Tamara Hoveling

Technological healthcare innovations that are also sustainable. It’s possible!

Ir. Tamara Hoveling, promovenda in de Sustainable Design Engineering groep

What exactly do you do at the cutting edge of technology and healthcare?

During my bachelor’s degree studies I designed a user-friendly solution for ultrasound-guided venous access. It was fantastic to connect with medical professionals and work on a topic that actually has an impact on a patient’s treatment. In subsequent design projects, I noticed, for example, that the reuse of medical devices was hindered due to fear of infection risk. This results in many devices being discarded after one use, which is a shame and bad for the environment. I think it can be done differently!

In my research I focus on the circular design of medical devices containing electronics. One example of this is an endocutter used by a surgeon during keyhole surgery on the gastrointestinal tract. I am researching how these types of devices can be designed more sustainably without increasing the risk of infection. For example, do we really need electronics and can we reuse, refurbish or recycle the devices? To do this they must consist of as few parts as possible and these parts must be easy to remove, offer little space for bacteria to settle and preferably consist of a single type of material.

On the basis of various case studies, I want to arrive at more broadly applicable findings that I will publish in a circular design guide for medical devices. This can help technology continue to play an important role in improving healthcare without having a huge environmental impact.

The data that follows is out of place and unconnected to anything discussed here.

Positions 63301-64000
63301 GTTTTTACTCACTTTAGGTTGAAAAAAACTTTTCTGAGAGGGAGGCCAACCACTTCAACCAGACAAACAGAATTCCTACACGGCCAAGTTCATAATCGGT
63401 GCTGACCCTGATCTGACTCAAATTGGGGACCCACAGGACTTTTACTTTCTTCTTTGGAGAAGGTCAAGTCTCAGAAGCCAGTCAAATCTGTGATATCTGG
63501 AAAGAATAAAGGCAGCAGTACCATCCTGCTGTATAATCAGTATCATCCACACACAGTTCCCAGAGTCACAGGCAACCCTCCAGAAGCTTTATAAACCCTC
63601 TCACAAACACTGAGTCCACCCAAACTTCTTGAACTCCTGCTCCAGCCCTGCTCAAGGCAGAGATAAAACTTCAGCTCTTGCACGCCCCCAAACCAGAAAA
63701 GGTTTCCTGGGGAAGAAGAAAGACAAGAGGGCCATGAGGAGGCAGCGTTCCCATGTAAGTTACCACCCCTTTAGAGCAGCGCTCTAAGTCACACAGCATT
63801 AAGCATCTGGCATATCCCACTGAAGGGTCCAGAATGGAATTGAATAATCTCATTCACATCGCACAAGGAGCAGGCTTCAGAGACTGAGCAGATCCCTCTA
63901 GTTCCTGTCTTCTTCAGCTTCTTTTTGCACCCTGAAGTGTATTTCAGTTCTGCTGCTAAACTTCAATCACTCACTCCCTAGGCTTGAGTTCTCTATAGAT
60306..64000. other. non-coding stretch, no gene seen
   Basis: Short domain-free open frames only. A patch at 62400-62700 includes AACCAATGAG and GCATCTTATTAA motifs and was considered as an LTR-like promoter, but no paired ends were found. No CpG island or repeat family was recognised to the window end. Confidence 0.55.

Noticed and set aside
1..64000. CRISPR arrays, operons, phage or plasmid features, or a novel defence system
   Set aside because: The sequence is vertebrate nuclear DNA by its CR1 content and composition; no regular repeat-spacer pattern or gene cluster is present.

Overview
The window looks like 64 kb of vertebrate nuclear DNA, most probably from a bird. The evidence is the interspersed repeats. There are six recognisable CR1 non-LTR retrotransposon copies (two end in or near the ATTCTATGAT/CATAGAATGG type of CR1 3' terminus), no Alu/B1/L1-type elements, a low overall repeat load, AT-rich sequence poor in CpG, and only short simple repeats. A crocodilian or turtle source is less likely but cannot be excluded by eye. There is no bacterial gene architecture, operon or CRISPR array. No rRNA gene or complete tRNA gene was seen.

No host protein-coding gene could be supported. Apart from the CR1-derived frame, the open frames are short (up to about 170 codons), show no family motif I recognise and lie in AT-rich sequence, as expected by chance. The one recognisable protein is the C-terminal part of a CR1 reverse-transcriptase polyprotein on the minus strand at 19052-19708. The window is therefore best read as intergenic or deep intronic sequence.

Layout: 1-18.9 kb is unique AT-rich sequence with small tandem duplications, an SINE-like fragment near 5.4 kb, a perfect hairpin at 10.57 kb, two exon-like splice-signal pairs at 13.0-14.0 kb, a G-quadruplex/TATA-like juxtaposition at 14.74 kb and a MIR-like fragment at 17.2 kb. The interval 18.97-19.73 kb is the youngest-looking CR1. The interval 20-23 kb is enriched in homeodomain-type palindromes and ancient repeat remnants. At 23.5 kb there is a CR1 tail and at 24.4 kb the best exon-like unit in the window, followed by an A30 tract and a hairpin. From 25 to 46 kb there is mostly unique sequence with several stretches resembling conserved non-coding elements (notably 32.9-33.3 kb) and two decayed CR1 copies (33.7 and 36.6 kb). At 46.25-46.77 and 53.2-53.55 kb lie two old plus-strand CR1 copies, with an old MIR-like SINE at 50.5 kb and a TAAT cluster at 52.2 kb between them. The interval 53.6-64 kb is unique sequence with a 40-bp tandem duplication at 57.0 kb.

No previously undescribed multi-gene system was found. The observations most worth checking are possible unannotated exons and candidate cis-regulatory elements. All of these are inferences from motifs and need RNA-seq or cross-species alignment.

My health ambassador Jan Carel Diehl is very much involved in circularity in healthcare, and health equity, such as access to healthcare in Africa. This shares common ground with my research because they often use instruments that we have discarded. If my research is successful, it will certainly also benefit them.

How do you experience the medical world?

Designing products for hospital use is very complex, but that’s what makes it enjoyable. I try to speak to as many people as possible and pay attention to everything going on: during an operation, in the sterilisation department, and in the purchasing department. I have been warmly welcomed but, then again, I also work with the people who are interested in circularity. This has not yet penetrated to all parts of the medical world.

One big thing I’ve come across is that the terminology we use doesn’t match. For example, if someone in the hospital is talking about recycling, they may be referring to reuse.

Do you have a top tip for engineers who already work or want to work in the medical domain?

Consider the possible side effects of your technological solutions and make sure you don’t get technology tunnel vision. Healthcare is an extremely complex system with a lot of stakeholders and your innovation must fit within that system.

Also try to speak to as many people from the hospital as possible. Walk along with them and get as close to the end use as possible.

I want to publish a circular design guide for medical devices so that technology can continue to play a major role with minimal environmental impact.